Stress can also have an impact on their coloring, bear in mind, dark brown, dark gray, yellow, and black are not healthy iguana colors.
There are exceptions to the rule, some iguanas are this color, but this is a sign of stress in your average iguana.
In a pet that is stressed, the head will be first to change color before the rest of the body changes; the belly will remain green or yellow.
During the breeding period, males will usually develop a rusty orange color over their entire body, or their green color will become paler, with bright orange appearing on the spikes and dewlaps.
This color change happens months before the breeding season begins and will last for many months after the breeding season ends.
When females change color during the breeding season, they usually develop a soft rust color around their eyes.
Do Iguanas Camouflage Themselves?
Iguanas don’t change color or camouflage themselves in the way chameleons camouflage themselves.
Chameleons change color by expanding and contracting cells in their skin that comprise of different pigments- this is what helps them to blend into their surroundings.
Iguanas do not have this ability to blend into their surroundings. However, they have adapted colors naturally over generations which help them to blend into their natural habitats.
Young iguanas are green; this helps them to hide high in the trees, among the foliage.
When they mature, they move to more massive branches with less foliage, thus developing a paler green, sometimes gray to brown colors develop.
These changes in skin color camouflage them from predators.
Iguanas are mostly green, with some exceptions, color changes can be a sign of stress or ill health.
Iguanas can develop a muddy brown color when they are stressed in the beginning before turning a very dark brown to black; this is a sign that an iguana is suffering.
A simple change in your iguana’s environment can cause a world of stress. This is why you need to be so careful with domestication. Its important that you purchase an iguana from a specialized breeder or designated pet store.
Iguanas are beautiful and exotic creatures, and people like to keep them as pets because they are relatively laid back and gentle.
The skin color of these reptiles is strikingly fascinating but also a good indicator of your iguana’s overall health.
If you were wondering whether iguanas change color, you now know for sure that they do. Iguanas are not able to blend into their surroundings instantly, in the way chameleons do, but nevertheless iguana colors are designed to match their given environment.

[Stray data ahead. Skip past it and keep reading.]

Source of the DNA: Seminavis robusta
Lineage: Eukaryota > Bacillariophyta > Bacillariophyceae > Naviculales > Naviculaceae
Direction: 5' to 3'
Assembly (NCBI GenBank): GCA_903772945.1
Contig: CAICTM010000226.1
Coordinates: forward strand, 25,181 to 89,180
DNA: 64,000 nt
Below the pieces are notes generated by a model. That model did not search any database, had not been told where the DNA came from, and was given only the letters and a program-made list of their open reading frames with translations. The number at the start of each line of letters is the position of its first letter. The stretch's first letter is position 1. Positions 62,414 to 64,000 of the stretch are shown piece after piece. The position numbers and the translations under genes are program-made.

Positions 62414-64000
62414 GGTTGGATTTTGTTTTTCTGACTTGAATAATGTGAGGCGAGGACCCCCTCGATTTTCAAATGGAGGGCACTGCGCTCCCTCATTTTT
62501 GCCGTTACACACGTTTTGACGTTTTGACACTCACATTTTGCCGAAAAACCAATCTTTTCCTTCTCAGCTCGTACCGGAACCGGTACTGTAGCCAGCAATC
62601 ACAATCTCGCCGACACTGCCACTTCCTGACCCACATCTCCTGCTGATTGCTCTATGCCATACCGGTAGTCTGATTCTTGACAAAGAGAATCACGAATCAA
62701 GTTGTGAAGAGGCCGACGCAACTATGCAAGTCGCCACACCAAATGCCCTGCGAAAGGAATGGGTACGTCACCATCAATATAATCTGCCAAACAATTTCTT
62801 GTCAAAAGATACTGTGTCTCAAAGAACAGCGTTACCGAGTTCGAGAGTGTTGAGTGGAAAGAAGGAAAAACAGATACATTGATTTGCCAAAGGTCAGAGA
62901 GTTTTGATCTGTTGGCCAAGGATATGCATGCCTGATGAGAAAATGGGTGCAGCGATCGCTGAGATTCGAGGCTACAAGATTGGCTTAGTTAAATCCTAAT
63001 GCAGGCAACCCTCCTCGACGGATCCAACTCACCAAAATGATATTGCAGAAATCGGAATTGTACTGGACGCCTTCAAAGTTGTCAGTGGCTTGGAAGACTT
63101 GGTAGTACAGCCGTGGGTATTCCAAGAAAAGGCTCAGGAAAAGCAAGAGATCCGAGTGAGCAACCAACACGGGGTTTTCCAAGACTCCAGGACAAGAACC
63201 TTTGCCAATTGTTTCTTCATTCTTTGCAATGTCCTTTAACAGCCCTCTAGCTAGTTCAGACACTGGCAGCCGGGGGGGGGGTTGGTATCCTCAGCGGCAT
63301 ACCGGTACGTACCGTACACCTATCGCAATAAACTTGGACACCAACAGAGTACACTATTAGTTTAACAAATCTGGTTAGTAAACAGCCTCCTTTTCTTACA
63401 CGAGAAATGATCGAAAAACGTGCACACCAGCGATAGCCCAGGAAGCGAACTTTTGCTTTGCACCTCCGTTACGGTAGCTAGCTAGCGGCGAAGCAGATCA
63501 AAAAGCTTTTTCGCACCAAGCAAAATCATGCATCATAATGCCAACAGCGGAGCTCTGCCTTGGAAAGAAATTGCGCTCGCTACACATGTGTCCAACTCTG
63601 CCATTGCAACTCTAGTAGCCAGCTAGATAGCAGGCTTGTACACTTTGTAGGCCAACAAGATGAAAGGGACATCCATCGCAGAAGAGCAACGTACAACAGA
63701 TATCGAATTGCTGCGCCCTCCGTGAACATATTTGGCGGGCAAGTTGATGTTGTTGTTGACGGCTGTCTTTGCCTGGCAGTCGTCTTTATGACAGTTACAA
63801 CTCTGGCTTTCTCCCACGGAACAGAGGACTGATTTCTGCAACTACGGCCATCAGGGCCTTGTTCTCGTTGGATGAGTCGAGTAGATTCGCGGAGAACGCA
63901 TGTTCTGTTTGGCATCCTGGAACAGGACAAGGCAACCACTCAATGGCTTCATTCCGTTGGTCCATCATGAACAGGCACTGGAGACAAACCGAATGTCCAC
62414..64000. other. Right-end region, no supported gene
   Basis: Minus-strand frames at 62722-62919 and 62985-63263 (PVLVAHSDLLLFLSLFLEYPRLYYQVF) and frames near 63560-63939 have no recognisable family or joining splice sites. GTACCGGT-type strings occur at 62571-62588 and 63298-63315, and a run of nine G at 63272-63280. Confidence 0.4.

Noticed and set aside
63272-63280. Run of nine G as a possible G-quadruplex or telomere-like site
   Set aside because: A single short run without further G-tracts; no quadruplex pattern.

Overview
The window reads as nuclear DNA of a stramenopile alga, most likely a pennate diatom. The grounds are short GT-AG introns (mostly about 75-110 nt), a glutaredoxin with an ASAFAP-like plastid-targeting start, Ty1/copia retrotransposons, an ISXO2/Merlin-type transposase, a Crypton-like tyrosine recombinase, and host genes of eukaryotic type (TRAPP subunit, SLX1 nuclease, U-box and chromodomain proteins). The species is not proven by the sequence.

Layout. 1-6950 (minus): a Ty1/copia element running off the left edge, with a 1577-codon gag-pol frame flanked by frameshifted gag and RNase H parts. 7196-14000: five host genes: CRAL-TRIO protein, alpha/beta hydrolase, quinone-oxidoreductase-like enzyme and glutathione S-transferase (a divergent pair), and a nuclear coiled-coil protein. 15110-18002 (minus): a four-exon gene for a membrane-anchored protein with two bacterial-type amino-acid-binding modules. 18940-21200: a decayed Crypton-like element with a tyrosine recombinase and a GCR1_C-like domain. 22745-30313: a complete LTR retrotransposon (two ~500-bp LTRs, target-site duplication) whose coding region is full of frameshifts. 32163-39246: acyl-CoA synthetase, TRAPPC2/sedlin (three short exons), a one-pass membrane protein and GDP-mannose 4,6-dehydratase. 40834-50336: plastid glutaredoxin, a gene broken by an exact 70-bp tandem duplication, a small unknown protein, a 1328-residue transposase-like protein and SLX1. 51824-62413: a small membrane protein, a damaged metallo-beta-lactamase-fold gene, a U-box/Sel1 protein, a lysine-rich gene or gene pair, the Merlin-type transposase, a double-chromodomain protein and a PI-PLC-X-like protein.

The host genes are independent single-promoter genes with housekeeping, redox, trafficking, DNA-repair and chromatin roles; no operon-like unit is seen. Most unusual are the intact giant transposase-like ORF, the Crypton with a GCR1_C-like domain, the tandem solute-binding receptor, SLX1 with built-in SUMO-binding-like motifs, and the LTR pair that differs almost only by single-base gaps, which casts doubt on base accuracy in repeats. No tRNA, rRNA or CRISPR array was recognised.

It’s helpful to be aware of specific colors displayed by an iguana, in relation to their common color.
It indicates that something has changed or there is a cause from their environment. For example, changes are likely to occur when these lizards are stressed.
As such, observing and monitoring color changes enables owners to care for their pets properly.
Any iguana owner wants to give their pet the best possible outcome in life; so being on top of the potential causes, limiting opportunities for stress and keeping the environment optimized and stable are all going to help in this way.
Green iguanas typically turn orange during the run-up to breeding season. They may also do so when other iguanas are present, as a means of asserting dominance. It is most common in males, and may only appear in certain body areas.
Green iguanas turn black when something is wrong. Stress (intimidation or subordination to other housed iguanas), burns (from heat lamps/pads/sources, etc) the onset of blackening skin syndrome (diet inefficiencies, environment issues, and/or Vesicular Dermatitis/Blister Disease (infection of the skin/blood) are all potential causes. This is not a normal or healthy change.
Iguanas cannot change gender. While it can be hard to determine their gender, male and female iguanas do have their own differences; like their cloacal vents. Iguanas are known to display different gender-specific behaviors during specific events and stages of life.
I am an experienced pet owner with decades of experience owning a number of different pets, from traditional pets like dogs and cats, to the more exotic like reptiles and rodents. I currently own a Cockapoo (pictured) called Bailey. I am also the main writer and chief editor here at Pet Educate; a site dedicated to sharing evidence-based insights and guidance, based on my vast pet ownership knowledge, experience, and extensive research.